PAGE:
2. Take your thoughts captive. When we’re sideways with each other, we rehearse our position in our head over and over. Sometimes we have an entire argument in our head–of course we always come out on top. But being right can’t be more important than being in relationship.  In No More Perfect Marriages we talk about the fact that the “slow fade of defensiveness happens when reasons trump relationship.” Stop rehearsing your reasons and start refocusing your thoughts on the good in your spouse and the importance of your relationship.
  3. Do the right thing. Own your part. Apologize for whatever you contributed to the mess–even if it was (in your opinion) less than what your spouse contributed.
  4. Offer a full apology. Don’t just say, “I’m sorry.” Tell him or her what you’re sorry for and then ASK FOR FORGIVENESS.  This is the part that is often forgotten. When forgiveness isn’t requested then it rarely given, and that’s what keeps us from experiencing closure to our conflict.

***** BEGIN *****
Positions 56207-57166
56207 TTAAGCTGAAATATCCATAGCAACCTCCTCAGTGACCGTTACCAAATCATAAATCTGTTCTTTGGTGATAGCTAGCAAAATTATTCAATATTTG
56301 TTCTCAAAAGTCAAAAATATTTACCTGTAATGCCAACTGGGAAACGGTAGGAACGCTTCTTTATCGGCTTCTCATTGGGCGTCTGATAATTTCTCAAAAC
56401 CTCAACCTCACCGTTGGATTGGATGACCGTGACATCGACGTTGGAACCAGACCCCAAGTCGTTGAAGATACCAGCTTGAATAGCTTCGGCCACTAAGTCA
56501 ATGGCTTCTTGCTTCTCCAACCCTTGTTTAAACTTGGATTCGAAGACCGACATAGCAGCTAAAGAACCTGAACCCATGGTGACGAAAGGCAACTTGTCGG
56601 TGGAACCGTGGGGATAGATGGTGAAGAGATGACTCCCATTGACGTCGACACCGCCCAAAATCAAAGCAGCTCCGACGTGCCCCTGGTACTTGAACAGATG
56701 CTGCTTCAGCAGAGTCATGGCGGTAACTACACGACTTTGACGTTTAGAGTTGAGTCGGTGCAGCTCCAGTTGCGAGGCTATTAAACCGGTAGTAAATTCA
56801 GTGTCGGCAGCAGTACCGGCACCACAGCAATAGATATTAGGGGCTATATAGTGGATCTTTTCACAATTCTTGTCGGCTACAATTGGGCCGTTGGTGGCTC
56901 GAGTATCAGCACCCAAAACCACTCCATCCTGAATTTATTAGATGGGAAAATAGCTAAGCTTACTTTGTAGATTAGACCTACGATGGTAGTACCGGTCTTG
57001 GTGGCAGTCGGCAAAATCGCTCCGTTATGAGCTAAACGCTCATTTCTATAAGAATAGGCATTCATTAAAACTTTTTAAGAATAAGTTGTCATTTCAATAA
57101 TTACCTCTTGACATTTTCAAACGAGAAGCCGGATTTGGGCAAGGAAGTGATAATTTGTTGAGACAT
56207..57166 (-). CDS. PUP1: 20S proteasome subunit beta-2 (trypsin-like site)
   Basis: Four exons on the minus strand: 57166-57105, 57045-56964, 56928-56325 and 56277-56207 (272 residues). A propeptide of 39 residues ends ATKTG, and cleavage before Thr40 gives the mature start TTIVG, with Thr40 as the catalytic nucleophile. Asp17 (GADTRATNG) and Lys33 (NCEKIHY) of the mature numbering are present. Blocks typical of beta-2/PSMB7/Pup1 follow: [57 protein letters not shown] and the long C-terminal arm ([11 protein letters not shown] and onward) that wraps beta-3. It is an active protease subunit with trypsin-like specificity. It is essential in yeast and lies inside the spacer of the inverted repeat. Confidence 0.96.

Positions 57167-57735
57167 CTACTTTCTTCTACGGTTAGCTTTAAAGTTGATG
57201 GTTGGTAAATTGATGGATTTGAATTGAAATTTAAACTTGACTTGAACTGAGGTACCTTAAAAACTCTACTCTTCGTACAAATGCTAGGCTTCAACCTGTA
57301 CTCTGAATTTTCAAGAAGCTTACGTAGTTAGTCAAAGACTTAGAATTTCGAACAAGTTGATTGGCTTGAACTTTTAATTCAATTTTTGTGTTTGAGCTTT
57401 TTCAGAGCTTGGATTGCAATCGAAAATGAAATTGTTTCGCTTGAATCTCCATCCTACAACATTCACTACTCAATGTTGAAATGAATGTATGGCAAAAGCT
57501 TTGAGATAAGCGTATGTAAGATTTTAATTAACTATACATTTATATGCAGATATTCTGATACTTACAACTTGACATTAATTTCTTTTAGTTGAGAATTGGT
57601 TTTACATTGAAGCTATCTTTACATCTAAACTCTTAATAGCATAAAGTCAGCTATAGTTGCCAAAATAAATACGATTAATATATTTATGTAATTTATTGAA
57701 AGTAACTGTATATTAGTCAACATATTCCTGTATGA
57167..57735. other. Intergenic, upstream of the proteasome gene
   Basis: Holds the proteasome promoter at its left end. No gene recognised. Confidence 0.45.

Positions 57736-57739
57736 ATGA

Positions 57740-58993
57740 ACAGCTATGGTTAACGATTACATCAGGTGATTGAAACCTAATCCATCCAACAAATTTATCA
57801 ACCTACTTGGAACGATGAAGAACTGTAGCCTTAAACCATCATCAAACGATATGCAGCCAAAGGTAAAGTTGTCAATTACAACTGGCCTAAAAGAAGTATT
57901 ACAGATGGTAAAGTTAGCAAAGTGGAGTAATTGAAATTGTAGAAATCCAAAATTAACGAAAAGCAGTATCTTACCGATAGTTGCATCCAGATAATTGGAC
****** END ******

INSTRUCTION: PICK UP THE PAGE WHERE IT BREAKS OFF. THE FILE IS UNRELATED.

Jill: Conflict is a part of relationships and when it’s not handled well, the mess needs to be cleaned up. But it doesn’t have to derail our relationship. If you fall back into old ways, don’t get discouraged…just get right with each other as soon as you can.

What about you? Of the four steps above, which do you need to be most intentional about? 

P.S. Looking for something fun to get your honey for Valentine’s Day?  Check out Union 28 shirts with a special discount for our readers!

Four Ways NOT to Talk With Your Spouse

Marriage Monday

Mark: Words matter. But even more than the choice of our words, it’s the way we deliver our words that can make the biggest difference in relationships.

Jill: In marriage, the way we deliver our words can add more meaning to them than we often intend. Or in some cases, if we’re honest, it’s exactly as we intend.

Mark: Jill and I have both worked hard on this the past few years. Our unhealthy delivery methods have, most often, been replaced by healthier communication habits. We don’t always get it right but these days we get it right more often than we get it wrong.